NaNo: 3,974 / 50,000 words
This weekend's Ad of the Week sent me scrounging for my copy of When Harry Met Sally. Turns out I don't have one. Bummer. But, Netflix had it in their "Watch Now!" stream-on-demand selection, so I watched now. Happiness.
I was a teenager when I first saw that movie. Probably thirteen or fourteen. I followed it. Pretty much. Mostly I was amused with the very 80s-ness of Meg Ryan's wardrobe.
Watching it again this weekend, I have a brand new appreciation for the writing. What I think is really amazing about the writing is that Nora Ephron managed to capture the conversations you have when you're in college and the conversations you have a few years after you were in college. That the dialog stayed true to the characters, and the characters didn't change drastically, they just grew up a little bit.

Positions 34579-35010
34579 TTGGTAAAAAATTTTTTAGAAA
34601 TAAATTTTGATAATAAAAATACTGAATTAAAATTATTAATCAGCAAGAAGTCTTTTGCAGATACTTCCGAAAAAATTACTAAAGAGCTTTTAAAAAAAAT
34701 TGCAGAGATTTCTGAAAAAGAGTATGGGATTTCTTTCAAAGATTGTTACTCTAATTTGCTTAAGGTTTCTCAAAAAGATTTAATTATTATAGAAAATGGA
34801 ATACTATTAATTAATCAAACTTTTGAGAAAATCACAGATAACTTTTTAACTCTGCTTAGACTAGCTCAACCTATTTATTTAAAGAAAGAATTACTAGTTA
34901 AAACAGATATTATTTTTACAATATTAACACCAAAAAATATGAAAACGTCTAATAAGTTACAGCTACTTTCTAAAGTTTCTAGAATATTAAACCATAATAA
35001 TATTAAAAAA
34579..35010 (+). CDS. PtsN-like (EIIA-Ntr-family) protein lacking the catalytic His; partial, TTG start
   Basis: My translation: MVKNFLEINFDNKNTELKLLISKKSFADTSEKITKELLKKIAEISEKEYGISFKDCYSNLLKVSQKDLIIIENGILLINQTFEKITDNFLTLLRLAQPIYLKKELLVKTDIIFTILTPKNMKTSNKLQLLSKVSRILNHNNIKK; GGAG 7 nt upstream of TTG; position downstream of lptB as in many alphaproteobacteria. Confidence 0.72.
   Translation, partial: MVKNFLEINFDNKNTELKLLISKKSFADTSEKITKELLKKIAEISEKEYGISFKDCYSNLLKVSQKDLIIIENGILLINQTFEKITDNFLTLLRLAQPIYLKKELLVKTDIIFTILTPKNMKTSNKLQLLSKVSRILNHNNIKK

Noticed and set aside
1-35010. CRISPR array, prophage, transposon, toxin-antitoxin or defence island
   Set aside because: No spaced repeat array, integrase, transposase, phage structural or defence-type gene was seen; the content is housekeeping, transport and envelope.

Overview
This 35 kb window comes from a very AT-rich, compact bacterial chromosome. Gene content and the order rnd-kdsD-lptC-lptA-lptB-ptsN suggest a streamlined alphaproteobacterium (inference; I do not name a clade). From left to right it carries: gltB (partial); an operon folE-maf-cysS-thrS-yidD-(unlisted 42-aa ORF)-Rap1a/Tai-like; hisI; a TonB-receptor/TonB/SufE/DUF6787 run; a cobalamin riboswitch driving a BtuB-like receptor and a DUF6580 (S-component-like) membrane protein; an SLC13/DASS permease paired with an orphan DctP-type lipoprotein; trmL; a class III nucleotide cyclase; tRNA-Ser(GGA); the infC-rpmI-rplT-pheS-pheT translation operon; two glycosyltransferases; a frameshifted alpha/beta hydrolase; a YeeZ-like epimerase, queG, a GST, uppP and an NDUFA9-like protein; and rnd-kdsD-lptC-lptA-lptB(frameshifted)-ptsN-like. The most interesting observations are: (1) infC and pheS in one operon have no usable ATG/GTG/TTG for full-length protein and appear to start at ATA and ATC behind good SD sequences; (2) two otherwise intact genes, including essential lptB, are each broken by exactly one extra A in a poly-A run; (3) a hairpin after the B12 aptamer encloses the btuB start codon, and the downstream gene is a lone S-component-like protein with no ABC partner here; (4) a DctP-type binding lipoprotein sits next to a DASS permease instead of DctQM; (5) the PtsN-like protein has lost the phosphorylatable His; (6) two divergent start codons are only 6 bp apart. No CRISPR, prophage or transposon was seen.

I don't think I'm properly expressing my awe. Let me put it this way: I was watching the first 15 minutes and I was like this is such a stupid and narrow minded conversation that they're having and then I shook my head but it's exactly the kind of thing you discuss when you're 22 and you think you know everything there is to know. And then I was hooked.
And it got me thinking about the difference between a character changing and a character aging. Because I don't think the characters change as much as they age--aging being a kind of character change that's less drastic, slower ... glacial. And how comparatively difficult aging is to write well without seeming inconsistent.